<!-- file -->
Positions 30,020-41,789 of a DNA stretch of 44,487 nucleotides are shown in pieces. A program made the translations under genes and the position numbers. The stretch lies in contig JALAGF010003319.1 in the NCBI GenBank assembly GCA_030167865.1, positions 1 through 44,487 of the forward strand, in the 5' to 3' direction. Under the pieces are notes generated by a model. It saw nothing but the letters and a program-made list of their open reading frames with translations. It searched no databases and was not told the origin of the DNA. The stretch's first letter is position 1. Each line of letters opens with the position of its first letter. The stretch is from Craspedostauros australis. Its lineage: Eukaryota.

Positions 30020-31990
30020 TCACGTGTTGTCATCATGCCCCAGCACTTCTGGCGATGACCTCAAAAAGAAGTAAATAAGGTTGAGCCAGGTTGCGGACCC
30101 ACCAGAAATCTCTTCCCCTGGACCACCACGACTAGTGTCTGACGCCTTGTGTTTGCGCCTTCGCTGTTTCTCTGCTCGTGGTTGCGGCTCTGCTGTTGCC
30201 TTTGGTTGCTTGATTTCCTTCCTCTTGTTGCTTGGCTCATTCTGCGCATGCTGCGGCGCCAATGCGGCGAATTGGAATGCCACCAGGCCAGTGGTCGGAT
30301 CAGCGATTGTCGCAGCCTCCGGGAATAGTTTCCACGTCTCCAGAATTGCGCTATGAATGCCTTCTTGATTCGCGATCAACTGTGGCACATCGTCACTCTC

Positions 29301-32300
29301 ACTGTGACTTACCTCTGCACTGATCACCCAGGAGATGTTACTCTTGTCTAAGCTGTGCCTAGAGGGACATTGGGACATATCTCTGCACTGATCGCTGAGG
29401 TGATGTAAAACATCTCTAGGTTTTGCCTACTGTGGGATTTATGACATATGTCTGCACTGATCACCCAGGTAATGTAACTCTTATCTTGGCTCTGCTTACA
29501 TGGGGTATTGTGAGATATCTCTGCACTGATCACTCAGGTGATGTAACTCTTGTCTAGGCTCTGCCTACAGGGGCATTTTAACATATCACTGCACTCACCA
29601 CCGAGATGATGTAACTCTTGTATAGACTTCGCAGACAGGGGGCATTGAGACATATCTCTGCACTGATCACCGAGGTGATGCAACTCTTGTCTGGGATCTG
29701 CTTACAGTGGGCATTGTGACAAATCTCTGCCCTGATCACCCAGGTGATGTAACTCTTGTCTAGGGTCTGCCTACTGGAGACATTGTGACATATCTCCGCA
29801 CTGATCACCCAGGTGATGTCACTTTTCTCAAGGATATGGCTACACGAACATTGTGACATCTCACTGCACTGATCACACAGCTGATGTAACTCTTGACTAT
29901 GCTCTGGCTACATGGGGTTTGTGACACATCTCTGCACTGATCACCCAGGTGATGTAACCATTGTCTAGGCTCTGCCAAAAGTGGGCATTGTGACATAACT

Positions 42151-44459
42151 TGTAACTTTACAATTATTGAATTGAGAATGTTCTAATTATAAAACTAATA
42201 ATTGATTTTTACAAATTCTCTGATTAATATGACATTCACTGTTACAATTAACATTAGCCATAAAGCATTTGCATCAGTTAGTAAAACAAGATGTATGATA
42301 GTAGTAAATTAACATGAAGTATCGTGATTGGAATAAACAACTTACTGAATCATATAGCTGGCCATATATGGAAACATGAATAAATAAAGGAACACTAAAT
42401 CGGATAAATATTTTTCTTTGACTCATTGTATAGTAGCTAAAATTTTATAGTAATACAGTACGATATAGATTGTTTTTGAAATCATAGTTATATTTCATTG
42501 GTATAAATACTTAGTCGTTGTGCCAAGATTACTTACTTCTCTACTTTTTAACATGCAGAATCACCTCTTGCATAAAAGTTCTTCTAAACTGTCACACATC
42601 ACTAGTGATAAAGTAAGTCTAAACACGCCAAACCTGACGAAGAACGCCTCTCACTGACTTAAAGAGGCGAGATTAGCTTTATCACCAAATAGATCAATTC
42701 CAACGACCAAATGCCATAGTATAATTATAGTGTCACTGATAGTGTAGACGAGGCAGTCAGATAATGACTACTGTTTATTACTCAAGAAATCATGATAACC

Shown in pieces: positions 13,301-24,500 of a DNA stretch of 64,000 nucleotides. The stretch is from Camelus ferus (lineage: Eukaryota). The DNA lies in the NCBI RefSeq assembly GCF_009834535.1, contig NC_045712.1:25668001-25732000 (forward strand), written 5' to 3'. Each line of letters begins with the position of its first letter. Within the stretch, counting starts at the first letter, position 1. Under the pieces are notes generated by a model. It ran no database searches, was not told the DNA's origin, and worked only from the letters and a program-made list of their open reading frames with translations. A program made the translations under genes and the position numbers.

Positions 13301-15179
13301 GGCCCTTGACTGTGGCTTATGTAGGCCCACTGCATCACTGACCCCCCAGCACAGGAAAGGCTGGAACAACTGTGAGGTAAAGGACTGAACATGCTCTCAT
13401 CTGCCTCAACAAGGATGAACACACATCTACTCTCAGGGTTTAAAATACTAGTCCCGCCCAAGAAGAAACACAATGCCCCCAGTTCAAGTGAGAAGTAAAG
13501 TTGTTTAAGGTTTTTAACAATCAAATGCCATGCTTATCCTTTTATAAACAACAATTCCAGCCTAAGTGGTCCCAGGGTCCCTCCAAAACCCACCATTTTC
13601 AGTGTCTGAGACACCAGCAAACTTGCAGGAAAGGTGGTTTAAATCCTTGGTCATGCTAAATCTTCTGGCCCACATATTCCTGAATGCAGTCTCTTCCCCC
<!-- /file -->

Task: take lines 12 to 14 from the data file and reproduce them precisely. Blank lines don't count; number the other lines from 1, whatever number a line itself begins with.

29701 CTTACAGTGGGCATTGTGACAAATCTCTGCCCTGATCACCCAGGTGATGTAACTCTTGTCTAGGGTCTGCCTACTGGAGACATTGTGACATATCTCCGCA
29801 CTGATCACCCAGGTGATGTCACTTTTCTCAAGGATATGGCTACACGAACATTGTGACATCTCACTGCACTGATCACACAGCTGATGTAACTCTTGACTAT
29901 GCTCTGGCTACATGGGGTTTGTGACACATCTCTGCACTGATCACCCAGGTGATGTAACCATTGTCTAGGCTCTGCCAAAAGTGGGCATTGTGACATAACT